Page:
Source: http://www.feldgrau.com/articles.php?ID=9

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RE: Baltic rail gauges and the fall of Leningrad - 5/22/2012 11:35:43 PM   
glvaca

 

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I hear you
Just stating how it is in SE.
Perhaps it's wrong, I'm not informed enough on how difficult it was to go from standard to narrow. Perhaps they captured enough rolling stock to keep the rail roads running pretty quickly and this is an abstraction?
Perhaps it was pretty easy to convert narrow to standard (or the other way around, whatever was needed).

Just saying...

< Message edited by glvaca -- 5/22/2012 11:36:35 PM >

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RE: Baltic rail gauges and the fall of Leningrad - 5/23/2012 5:28:29 PM   
Tarhunnas


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Narrow gauge railroads are generally hard to convert to normal gauge. They are built for smaller trains, lighter loads and lower speeds. It would usually entail compelte reconstruction. Not only is the track itself and the sleepers too narrow, curves are usually too tight, and bridges and ballast not made for heavier trains.

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RE: Baltic rail gauges and the fall of Leningrad - 5/24/2012 12:49:32 AM   
carlkay58

 

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The biggest speed enhancer on the Baltic rails was the quality of the railbed, the placement of the water towers, and the distance between stations. In each of these three areas the Baltic rails were much closer to the German (or Western European) standards than the Soviet standards.

One of the most time consuming portions of converting the rails from one gauge to the other was the infrastructure of water towers and stations. The European engines required more frequent restocking of water than their Soviet counterparts.

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RE: Baltic rail gauges and the fall of Leningrad - 5/24/2012 5:55:01 AM   
Tarhunnas


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Yes, and I have read all that too. How come then, that at the end of August, the railhead in the Baltic region was at Luga and the one in AGC was at Smolensk, almost exactly the same distance? It is after all the end result that counts! Admittedly pure distance doesn't say all, there might have been differences in capacity, but still.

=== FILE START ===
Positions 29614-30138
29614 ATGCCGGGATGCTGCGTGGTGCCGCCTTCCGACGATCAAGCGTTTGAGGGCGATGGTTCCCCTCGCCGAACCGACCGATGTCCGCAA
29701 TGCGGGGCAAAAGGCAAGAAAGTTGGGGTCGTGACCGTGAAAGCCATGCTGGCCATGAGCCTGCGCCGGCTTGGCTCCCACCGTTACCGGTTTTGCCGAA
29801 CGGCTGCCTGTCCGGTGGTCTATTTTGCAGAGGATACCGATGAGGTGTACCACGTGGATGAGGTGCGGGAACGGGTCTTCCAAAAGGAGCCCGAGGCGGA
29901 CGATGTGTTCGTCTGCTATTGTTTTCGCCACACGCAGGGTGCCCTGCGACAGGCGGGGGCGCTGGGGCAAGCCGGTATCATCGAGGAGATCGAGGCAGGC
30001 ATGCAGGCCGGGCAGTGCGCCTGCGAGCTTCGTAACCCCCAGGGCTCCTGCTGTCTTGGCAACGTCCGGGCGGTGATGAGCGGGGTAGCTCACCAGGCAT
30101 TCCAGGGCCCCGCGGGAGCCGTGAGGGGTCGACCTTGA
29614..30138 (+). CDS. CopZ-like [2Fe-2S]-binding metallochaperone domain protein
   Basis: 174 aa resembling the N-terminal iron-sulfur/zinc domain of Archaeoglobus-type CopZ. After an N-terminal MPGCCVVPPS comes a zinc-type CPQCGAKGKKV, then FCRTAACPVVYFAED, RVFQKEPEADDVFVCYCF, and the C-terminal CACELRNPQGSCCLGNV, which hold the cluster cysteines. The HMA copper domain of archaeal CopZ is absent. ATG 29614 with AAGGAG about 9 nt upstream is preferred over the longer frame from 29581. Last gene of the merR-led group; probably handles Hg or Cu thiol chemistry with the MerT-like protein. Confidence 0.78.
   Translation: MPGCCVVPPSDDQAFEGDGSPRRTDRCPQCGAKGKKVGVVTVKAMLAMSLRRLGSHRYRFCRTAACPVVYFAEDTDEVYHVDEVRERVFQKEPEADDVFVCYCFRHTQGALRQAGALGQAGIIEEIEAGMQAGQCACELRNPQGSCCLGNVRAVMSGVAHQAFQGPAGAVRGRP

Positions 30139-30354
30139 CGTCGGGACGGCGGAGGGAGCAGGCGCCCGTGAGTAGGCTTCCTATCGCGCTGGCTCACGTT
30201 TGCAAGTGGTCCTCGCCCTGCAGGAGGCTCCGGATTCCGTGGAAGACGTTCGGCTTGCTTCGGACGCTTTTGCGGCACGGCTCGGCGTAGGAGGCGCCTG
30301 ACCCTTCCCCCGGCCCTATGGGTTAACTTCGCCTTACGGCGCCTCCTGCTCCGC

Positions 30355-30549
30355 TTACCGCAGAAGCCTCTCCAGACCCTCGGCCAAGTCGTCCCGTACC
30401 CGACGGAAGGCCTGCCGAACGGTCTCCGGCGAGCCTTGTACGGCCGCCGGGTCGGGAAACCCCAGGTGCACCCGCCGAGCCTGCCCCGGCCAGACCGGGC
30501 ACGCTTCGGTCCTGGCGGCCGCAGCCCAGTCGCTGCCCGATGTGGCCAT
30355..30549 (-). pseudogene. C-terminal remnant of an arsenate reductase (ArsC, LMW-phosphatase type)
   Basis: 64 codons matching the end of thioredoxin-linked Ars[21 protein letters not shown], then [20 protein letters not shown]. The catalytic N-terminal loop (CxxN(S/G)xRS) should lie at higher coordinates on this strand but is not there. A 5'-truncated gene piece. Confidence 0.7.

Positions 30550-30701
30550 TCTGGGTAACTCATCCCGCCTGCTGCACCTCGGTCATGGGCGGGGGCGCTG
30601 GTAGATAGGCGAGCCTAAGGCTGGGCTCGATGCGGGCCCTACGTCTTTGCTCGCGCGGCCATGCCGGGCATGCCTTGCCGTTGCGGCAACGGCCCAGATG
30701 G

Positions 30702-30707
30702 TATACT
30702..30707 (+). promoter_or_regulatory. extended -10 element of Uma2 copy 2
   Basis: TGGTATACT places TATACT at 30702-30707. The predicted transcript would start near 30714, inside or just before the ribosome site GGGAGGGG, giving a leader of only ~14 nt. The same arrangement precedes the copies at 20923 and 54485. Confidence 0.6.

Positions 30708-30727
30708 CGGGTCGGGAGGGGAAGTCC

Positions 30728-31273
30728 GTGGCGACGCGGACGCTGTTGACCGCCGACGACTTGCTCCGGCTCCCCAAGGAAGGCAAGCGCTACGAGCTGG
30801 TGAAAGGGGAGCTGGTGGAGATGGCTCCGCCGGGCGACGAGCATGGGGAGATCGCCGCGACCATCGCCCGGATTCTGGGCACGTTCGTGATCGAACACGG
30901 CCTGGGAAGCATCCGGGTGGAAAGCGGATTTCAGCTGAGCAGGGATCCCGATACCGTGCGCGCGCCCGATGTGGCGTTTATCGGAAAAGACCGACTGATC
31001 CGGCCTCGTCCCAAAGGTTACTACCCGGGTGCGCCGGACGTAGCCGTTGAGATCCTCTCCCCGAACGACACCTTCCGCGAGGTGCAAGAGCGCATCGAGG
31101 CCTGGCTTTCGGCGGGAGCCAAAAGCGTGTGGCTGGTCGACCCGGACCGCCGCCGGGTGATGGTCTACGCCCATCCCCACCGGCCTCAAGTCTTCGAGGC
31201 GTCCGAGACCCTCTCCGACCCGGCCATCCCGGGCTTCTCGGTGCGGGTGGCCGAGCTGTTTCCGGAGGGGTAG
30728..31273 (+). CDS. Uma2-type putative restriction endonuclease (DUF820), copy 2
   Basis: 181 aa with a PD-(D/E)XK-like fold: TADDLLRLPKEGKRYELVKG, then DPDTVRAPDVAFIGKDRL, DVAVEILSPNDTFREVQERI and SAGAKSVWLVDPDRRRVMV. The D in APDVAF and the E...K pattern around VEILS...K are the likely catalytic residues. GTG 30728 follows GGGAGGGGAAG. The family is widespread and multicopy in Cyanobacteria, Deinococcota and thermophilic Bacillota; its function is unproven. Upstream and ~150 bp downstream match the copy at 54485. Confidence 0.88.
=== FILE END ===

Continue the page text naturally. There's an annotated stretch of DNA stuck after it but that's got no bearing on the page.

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RE: Baltic rail gauges and the fall of Leningrad - 5/24/2012 4:41:56 PM   
Panzer Meyer

 

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quote:

ORIGINAL: Tarhunnas

Yes, and I have read all that too. How come then, that at the end of August, the railhead in the Baltic region was at Luga and the one in AGC was at Smolensk, almost exactly the same distance? It is after all the end result that counts! Admittedly pure distance doesn't say all, there might have been differences in capacity, but still.

I would hazard a guess that the German's put significantly more resources into AGC rail conversion because this was the point of main emphasis in their attack on Russia.

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RE: Baltic rail gauges and the fall of Leningrad - 5/24/2012 6:38:49 PM   
Tarhunnas


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At Kanuas Railroad station, 22 June 1941:

- Sergeant Ivanov, the task of your squad is to make the railroad unusable to the enemy!
- Yes, Comrade Lieutenant!
- The enemy will be here in an hour, and we have almost no explosives. Can you manage that?
- Yes, Comrade Lieutenant, we can do it in half that time!
- Half that time? How would you do that?
- It's easy Comrade Lieutenant! We burn all the tickets!

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RE: Baltic rail gauges and the fall of Leningrad - 5/25/2012 7:22:48 AM   
76mm


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quote:

ORIGINAL: Panzer Meyer

I would hazard a guess that the German's put significantly more resources into AGC rail conversion because this was the point of main emphasis in their attack on Russia.


Also, maybe the Germans planned to rely on the Baltic ports for some supply needs rather than bringing everything via rail from the Reich?

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RE: Baltic rail gauges and the fall of Leningrad - 5/25/2012 9:10:54 PM   
carlkay58

 

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Actually more of the rail effort was in AGS according to the stuff I have seen. Mainly because Germany needed the food from the Ukraine so badly - they were already expecting a shortfall of food in Germany and occupied France by Nov. of 1941 - but a great crop in the summer made it actually be a surplus with the stuff 'liberated' in the Ukraine. But the emphasis of rail conversion was in the Ukraine to aid in transporting the food supplies back to Germany. Something along the lines of 72% of converted rails were south of the Pripet Marshes according to one German source - I will try and track it down but all of the research for it is still boxed away somewhere in storage.